There are some musical combinations you can never imagine will work, yet when it happens, it suddenly seems like the most obvious thing in the world. Both John Talabot from Catalonia and Axel Boman from Sweden have always made downtempo house/techno grooves, but Talabot’s songs were always Gothic in their stylings, full of shadows and dark undertows, while Boman specialized in sunny, soul, and funk-influenced loveliness. Together, though, they combine to create a unique emotional richness. It’s impossible to tell who is responsible for which part of these transporting tunes—the unfolding melodies and tonalities seem to come from a mythic space, their dreamy sonic narratives taking you into a very grown-up fairytale world.
Mali Larrington-Nelson has a rare ability to join the dots between different styles of underground music in such a way that shows how they are all part of one greater continuum. The West London-born producer has deep roots in the grime scene, but in just a few releases has branched out through rich territories of soul, jazz, and electronic sound. On her most mature EP yet, she manages to touch on distorted R&B, agitated techno, rolling U.K. garage, intense ambient, and way more, without ever feeling like she’s being eclectic for the sake of it.
Broken Glass Arch
Felix Manuel, aka Djrum, is a producer dedicated to lushness. His music has a wild complexity, informed both by his former life DJing breakcore and drum & bass and by a deep love of jazz and soundtrack music. But while an insistence on too much detail in beat programming can dilute dance music’s raw impact and the hypnotic power of repetition, Manuel has a unique ability to hit as hard as the starkest grime or dubstep. His first release for R&S stands up there with his best—and this includes a discography of 14 singles and an album since 2010. These blends of bass science with film noir soundtrack atmospherics can transform dancefloors into truly exotic places.
The Houndstooth label, run by London’s Fabric nightclub, has managed to come back from existential threat in 2016—when local government and police tried to close Fabric down—to have a glorious 2017. In particular, the label’s dedication to artist development has paid dividends, with superb albums from core artists Call Super, Throwing Snow, and Second Storey—plus this third album from veteran producer Paul Woolford’s Special Request. Where Special Request was initially based on updating retro rave motifs, Woolford’s increasingly dialed those back, and this release explores all corners of electronic funk from Detroit electro to drum & bass futurism—all with a palpable love of really twisted sounds. Plus, there’s a whole second album of bravura sci-fi soundtrack/soundscape/ambient material, too.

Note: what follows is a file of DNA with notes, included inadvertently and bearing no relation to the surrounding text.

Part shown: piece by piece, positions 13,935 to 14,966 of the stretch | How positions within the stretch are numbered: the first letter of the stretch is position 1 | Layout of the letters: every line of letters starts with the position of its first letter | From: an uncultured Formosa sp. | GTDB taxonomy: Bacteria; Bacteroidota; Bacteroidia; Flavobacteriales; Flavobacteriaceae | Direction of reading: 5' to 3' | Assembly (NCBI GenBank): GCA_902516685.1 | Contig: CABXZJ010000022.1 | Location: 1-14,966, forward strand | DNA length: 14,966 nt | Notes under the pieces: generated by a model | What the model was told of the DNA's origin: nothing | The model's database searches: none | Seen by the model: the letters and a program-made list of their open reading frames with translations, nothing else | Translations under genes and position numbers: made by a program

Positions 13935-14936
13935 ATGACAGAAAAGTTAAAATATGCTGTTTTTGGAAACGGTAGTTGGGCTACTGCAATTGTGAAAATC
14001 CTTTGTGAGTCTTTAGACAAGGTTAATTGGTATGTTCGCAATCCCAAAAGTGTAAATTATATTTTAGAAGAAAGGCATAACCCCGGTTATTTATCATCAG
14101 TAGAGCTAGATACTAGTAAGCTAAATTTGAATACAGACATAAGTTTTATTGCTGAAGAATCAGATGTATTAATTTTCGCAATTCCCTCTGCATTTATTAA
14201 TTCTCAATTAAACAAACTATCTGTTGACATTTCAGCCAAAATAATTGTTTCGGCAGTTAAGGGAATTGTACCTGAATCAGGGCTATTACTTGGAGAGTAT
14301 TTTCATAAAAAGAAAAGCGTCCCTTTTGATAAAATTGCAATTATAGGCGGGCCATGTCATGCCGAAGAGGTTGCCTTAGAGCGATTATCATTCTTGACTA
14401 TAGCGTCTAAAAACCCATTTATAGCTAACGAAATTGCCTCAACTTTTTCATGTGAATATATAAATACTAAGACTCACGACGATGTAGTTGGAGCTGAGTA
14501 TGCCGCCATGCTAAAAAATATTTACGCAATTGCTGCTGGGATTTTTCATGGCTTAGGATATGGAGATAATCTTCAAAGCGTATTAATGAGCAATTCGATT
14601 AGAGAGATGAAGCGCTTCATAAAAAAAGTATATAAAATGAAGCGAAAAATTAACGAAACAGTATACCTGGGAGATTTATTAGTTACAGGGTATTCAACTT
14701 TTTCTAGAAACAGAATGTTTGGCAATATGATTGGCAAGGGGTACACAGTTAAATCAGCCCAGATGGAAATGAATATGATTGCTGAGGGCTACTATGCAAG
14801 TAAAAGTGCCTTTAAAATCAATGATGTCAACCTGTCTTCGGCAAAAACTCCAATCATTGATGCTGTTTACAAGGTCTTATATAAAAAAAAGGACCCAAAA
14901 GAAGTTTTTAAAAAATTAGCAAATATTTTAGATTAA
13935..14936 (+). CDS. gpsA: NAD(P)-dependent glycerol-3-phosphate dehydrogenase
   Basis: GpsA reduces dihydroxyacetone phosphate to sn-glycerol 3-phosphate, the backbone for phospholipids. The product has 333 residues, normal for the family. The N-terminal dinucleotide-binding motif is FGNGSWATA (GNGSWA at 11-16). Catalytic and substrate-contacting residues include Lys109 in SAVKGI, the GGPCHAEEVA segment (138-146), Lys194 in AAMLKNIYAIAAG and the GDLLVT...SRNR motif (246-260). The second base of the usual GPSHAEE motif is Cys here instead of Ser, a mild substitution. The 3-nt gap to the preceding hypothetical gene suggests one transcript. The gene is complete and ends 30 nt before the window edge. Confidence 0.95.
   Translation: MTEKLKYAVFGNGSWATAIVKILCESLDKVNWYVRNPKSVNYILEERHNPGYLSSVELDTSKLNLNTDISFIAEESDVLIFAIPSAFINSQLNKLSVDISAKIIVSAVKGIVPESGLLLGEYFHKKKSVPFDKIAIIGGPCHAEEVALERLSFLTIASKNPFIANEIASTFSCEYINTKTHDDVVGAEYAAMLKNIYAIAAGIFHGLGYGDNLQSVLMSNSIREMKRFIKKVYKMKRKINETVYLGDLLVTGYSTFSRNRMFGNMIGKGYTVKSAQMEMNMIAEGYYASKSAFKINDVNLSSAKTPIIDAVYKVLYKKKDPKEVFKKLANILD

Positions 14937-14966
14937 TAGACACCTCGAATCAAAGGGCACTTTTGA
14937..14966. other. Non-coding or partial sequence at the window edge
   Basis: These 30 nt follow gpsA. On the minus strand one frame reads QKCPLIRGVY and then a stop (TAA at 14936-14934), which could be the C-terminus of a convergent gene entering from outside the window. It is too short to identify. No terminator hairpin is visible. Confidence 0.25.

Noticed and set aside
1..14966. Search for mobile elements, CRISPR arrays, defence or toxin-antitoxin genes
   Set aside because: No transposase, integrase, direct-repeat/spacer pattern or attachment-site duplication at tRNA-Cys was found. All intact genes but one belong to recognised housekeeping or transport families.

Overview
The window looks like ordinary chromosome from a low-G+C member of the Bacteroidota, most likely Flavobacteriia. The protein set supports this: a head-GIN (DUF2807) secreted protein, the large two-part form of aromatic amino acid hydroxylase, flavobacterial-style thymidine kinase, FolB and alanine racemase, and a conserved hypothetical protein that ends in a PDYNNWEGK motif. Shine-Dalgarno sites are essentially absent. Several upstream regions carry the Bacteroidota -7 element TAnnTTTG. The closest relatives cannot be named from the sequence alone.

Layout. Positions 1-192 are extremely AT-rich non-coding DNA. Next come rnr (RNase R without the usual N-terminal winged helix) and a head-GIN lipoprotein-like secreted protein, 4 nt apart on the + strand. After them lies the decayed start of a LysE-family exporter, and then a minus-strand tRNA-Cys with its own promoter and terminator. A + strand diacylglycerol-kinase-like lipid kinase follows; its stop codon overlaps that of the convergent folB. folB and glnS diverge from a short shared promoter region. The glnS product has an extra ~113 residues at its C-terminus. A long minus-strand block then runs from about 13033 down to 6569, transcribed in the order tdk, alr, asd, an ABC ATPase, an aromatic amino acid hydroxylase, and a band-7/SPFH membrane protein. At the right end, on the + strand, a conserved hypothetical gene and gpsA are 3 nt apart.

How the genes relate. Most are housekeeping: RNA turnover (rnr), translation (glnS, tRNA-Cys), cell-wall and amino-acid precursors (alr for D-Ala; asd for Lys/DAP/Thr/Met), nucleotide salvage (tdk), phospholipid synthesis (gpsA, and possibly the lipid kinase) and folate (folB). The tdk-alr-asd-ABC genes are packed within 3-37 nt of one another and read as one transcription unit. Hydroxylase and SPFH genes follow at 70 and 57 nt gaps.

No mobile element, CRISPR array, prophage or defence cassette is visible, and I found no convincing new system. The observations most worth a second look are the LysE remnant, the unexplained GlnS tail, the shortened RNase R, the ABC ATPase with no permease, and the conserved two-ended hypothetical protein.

Kaitlyn Aurelia Smith
Kaitlyn Aurelia Smith has provided one of the most fascinating stories of artist development of recent years. Formerly a folk singer, a chance meeting introduced her to the world of old modular synthesizers, and she gradually developed a songwriting style that sounds like nobody else on Earth. Last year’s dreamy Ears album was quite extraordinary, but The Kid is a step up. Off the back of some powerful live sets, her intense layers of sound have developed a new heft, while her songwriting is ever more dramatic—and even though her voice is generally processed into alien forms, The Kid is a truly personal statement. Psychedelia, various global folk forms, 20th century composers, and ambient music all ripple subliminally in and out of the mix, but Smith’s sound remains defiantly nothing else but her own thing.
Something is stirring in London. Highly trained jazz musicians are finding influence in the city’s soundsystem culture as much as they are in other instrumentalists, leading to a whole new slew of fusions. Labels like Eglo, 22a, and Rhythm Section are releasing eye-opening new sounds week in, week out, and among the musicians barging through into wider public attention, one of the most interesting is drummer-producer Moses Boyd. All four of the tracks here combine rolling rhythmic complexity with the spine-tingling purity of grime’s synth sonorities. The real gem here is “Square Up,” which manages to triangulate grime and jungle with deep histories of hypnotic experimental music, resulting in something that sounds like Terry Riley hanging out on a South London housing estate. It’s as great as that description suggests.